Even though it’s not due out for almost two years, there’s certainly palpable excitement for “Creed” director Ryan Coogler’s “Black Panther” film at Marvel Studios. Though we saw Chadwick Boseman debut in the role of T’Challa in “Captain America: Civil War” back in May, he won’t be slipping back into the black catsuit for a few months yet.
In late July, Boseman and Coogler attended San Diego Comic Con where they gave numerous interviews about the film. One of them slipped through the cracks and has only now gone online over at CBR, the talk featuring the man opening up quite a bit about the film and its tone which will be the most DC-like of the Marvel films:
“It’s funny, because on one hand, the Marvel movies that I’ve liked the most are the ones that are funny. I love Ant-Man. But for me, most of the time the darker superhero movies are the ones that I gravitate towards, that I love the most. So I’m glad that I’m not in an Ant-Man. I’m glad that the tone of [Black Panther] may be a little grittier. I just wanted to establish that from the beginning, that that’s what we were doing. That that’s what I intend to do. I feel like we’ll end up in a place that I’ve always wanted to be when I look at superhero movies. Those are the ones I like the most. It’s exciting to do that.”
Boseman’s performance in ‘Civil War’ was well received and the actor particularly likes the way his character ended on a more forgiving note – something that will carry on into the new film:
“I feel like you get a chance to see that he’s not going to be a selfish ruler. He’s not going to be a dictator. He’s not going to be a person that does things purely for his own gain. That he does have a heroic aspect at the heart of a hero; of a leader. You can pull for him, because he’s merciful. And it leaves room also for him to do things that are not necessarily perfect.”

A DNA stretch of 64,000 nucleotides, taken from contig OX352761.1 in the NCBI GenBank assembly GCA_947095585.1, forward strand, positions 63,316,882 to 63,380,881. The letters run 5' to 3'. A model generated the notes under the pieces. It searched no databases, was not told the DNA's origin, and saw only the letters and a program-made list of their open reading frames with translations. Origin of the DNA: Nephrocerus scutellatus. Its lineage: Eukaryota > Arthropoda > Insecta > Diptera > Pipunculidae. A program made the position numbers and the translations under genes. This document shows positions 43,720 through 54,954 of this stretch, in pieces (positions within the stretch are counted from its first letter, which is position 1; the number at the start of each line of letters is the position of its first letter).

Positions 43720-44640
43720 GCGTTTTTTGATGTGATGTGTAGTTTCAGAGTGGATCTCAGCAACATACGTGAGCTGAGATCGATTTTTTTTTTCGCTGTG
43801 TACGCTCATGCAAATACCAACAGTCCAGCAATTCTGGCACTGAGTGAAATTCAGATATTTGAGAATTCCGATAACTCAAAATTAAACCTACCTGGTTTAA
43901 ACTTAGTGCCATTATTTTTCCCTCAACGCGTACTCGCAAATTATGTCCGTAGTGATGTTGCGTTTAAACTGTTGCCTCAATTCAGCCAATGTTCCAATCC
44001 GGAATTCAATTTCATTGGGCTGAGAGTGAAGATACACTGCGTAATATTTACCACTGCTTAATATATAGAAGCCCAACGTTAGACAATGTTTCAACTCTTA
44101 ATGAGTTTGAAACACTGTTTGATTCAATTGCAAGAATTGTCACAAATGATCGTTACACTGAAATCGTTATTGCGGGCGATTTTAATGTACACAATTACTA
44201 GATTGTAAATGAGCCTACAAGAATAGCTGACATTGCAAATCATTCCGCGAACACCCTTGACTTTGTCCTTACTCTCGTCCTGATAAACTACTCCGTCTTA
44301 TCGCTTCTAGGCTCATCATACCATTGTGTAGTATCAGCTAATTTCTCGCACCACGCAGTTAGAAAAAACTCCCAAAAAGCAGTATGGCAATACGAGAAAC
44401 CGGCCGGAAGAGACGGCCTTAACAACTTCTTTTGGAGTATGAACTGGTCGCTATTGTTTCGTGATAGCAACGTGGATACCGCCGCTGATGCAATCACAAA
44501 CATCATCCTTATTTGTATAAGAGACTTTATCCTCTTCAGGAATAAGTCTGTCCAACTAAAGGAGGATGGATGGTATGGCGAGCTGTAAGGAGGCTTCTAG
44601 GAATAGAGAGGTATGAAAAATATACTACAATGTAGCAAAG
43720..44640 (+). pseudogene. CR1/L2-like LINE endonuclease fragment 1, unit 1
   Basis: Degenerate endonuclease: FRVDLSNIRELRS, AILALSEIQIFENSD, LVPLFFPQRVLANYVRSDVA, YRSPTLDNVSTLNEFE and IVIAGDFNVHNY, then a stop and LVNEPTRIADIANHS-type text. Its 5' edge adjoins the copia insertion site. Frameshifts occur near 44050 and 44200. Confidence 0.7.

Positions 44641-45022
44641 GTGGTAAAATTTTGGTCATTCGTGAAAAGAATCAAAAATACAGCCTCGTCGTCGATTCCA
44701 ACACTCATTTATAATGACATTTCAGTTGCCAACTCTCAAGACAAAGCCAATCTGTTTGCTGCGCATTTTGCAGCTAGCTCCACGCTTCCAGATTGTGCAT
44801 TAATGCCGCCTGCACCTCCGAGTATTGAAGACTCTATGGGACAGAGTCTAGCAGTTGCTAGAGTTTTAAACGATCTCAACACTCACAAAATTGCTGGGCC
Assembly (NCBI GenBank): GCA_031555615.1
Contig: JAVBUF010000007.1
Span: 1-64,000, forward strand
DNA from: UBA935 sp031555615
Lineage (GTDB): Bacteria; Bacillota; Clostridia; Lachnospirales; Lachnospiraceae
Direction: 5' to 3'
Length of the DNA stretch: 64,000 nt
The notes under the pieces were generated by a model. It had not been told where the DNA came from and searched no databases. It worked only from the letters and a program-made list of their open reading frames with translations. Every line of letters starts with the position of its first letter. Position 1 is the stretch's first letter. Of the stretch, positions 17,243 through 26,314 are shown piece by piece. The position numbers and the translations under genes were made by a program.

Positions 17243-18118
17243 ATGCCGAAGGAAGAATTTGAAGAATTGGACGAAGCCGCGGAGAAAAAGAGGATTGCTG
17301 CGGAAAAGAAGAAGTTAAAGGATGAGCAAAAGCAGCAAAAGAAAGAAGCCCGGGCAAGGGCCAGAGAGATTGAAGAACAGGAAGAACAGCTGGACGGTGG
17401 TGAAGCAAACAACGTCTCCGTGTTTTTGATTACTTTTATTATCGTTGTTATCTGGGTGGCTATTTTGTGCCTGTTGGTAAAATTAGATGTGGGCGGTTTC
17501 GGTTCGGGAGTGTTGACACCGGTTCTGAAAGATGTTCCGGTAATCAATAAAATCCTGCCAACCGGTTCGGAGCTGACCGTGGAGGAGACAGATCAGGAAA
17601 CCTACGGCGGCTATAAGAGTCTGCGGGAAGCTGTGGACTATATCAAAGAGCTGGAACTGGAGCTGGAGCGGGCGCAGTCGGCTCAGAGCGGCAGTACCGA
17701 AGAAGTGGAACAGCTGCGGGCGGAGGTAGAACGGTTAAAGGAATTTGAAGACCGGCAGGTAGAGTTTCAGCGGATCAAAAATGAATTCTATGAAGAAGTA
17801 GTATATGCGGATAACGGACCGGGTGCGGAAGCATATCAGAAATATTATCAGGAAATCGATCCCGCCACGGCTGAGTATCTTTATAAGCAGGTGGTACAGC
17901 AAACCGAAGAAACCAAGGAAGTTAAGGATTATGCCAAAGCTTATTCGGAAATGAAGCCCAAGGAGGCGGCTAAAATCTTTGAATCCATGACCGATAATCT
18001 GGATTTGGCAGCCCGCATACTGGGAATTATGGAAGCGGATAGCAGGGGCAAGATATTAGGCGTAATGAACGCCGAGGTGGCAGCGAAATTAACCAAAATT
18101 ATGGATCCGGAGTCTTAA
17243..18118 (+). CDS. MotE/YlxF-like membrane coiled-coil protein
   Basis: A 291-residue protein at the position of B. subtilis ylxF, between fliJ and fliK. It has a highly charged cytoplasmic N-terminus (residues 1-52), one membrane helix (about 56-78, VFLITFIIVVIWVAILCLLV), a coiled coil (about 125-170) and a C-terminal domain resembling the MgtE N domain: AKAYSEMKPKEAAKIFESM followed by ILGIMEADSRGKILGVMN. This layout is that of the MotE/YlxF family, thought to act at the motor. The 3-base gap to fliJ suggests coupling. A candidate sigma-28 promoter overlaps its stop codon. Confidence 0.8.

The film will be the first comic book movie of the modern era to feature a black superhero, along with a black director and mostly black cast in a major superhero blockbuster. Boseman says that will have an impact on the storytelling:
“I feel the energy. The image itself opens people’s minds up. You can talk about it all you want, you can have it in a comic book, you can even do an animated series, but when you see real people doing it, it changes something inside of you. It’s going to be a big deal because there’s not just Black people or people of African descent that want to see it, I think everybody wants to see it. That’s the beautiful thing. I truly believe there are more people who want to see it than don’t want to see it, especially after being here.”
“Black Panther” is set for release on February 16th 2018.